Now, let's talk about improvements by eating healthy food. Broccoli is an example of an excellent example of nutritional food for autism. It contains multiple beneficial nutrients, but one of them is called sulforaphane which it may cause a positive impact in kids on the spectrum. Sulforaphane is a potent modulator of the transcription factor Nrf2 which increases the production of antioxidants inside your cells, improve detoxification in your body, and is vital for healthy mitochondria function. In a placebo-controlled trial published in the Proceedings of the National Academy of Science, sulforaphane derived from broccoli was administered to twenty-nine patients with autism or placebo. After eighteen weeks, the patients with autism receiving sulforaphane from broccoli showed substantial improvements in behavior when compared to placebo. Also, the patients receiving sulforaphane from broccoli had improvement in social interactions, abnormal behavior, and verbal communication. Broccoli comes from a family called cruciferous vegetables that includes kale, Brussels sprouts, cauliflower, and they are a powerhouse against chronic disease. The sad thing or maybe is the most important message from the study is that after discontinuation of the treatment of sulforaphane, all the improvements went away in the patients with autism. It means nutrition may be the most crucial factor that you need to address for the wellbeing of patients with autism.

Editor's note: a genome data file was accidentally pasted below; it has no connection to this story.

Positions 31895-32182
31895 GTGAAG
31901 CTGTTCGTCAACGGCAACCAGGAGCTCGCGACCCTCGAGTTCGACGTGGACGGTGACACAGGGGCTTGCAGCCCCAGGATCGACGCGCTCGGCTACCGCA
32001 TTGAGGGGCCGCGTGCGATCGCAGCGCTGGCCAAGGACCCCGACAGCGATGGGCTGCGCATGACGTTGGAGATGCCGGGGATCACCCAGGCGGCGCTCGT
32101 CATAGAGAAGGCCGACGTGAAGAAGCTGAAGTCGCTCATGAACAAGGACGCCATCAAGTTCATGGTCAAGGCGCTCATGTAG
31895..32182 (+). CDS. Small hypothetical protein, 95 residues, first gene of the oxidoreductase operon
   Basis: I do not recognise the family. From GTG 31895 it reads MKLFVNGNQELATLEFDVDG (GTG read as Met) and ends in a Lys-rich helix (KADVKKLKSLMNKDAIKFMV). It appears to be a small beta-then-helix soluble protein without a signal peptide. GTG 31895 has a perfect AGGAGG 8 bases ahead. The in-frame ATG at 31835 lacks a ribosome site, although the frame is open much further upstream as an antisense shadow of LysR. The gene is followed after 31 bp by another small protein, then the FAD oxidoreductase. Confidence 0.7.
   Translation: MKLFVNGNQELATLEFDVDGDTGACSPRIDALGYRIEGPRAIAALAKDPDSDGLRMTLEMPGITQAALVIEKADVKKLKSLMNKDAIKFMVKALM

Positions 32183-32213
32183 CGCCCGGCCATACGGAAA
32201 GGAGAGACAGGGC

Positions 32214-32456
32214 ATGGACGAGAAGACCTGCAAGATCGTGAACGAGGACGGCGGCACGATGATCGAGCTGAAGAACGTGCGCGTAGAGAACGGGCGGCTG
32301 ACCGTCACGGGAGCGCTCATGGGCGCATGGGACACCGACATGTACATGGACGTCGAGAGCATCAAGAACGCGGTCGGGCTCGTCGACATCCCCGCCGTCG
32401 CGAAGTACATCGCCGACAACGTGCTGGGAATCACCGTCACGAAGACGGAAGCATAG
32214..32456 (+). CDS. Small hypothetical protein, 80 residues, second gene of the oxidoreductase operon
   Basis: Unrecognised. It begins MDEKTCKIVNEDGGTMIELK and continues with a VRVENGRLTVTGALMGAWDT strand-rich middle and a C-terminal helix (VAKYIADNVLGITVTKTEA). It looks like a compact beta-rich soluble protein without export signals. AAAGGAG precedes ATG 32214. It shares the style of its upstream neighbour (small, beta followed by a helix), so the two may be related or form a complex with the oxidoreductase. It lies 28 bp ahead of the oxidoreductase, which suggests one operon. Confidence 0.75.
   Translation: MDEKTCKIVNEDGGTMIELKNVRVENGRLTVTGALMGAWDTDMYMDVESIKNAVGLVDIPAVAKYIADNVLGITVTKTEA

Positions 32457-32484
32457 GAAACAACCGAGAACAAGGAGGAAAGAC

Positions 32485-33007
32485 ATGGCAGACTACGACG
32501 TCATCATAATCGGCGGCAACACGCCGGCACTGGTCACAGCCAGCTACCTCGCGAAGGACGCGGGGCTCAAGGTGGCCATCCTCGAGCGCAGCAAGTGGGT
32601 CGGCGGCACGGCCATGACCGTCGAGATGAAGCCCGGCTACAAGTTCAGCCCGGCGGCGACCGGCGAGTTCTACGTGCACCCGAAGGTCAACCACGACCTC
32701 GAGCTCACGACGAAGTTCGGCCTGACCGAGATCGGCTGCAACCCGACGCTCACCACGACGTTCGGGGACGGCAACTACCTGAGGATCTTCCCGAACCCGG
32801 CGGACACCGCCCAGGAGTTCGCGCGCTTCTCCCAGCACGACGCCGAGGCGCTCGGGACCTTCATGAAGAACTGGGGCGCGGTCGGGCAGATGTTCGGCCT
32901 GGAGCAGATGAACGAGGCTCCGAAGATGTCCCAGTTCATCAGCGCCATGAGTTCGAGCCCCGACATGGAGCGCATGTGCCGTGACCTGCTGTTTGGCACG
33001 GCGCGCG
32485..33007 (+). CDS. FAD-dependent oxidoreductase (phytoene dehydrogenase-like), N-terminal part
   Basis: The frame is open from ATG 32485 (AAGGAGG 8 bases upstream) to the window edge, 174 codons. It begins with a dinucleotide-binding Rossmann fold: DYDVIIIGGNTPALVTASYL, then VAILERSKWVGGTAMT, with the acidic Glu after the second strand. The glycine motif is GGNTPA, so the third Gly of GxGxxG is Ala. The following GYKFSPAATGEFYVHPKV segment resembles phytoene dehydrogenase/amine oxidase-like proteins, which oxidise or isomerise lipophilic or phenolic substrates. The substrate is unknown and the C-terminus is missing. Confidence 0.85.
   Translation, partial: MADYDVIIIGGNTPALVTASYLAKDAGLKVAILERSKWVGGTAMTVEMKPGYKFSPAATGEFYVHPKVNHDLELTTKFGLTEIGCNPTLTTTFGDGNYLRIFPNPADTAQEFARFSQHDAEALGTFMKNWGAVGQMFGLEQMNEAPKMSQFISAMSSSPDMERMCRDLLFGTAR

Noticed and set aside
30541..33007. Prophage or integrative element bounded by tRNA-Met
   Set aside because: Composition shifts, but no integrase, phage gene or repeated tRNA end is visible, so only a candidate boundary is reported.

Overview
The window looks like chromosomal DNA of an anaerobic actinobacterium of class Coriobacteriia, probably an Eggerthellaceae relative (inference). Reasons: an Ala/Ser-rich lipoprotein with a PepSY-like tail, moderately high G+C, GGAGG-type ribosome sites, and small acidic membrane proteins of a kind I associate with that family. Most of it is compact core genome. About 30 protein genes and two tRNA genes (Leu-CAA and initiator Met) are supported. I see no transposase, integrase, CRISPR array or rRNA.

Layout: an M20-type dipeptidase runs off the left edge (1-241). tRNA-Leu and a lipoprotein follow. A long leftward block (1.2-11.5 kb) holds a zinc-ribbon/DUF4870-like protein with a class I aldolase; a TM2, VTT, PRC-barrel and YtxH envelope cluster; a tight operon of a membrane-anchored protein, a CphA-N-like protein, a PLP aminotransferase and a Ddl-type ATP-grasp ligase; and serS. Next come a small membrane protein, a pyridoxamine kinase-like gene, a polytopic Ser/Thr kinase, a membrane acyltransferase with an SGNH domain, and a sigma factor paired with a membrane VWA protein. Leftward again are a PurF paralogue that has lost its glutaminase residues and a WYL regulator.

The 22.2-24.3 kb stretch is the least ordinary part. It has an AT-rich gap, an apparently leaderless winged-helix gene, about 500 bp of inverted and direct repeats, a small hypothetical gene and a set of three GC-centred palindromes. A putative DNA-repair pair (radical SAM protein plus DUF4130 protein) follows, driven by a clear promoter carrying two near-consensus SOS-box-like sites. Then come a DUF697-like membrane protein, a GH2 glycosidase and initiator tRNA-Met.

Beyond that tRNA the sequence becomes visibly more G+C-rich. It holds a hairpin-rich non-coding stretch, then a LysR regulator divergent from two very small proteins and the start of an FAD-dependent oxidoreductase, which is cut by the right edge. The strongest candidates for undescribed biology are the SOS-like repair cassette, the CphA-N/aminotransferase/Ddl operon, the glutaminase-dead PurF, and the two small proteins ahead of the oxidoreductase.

In science, we are looking for a medication that will cure autism but maybe it is not the correct approach. Autism is a multi-factorial disease, there are different components in the body that are out of balance and a single drug is not going to do it. Maybe the healing of our children with autism is in our kitchen. Which foods are harmful to the brain and mitochondria? Which foods improve mitochondria and the brain? These are the questions that we need to be asking.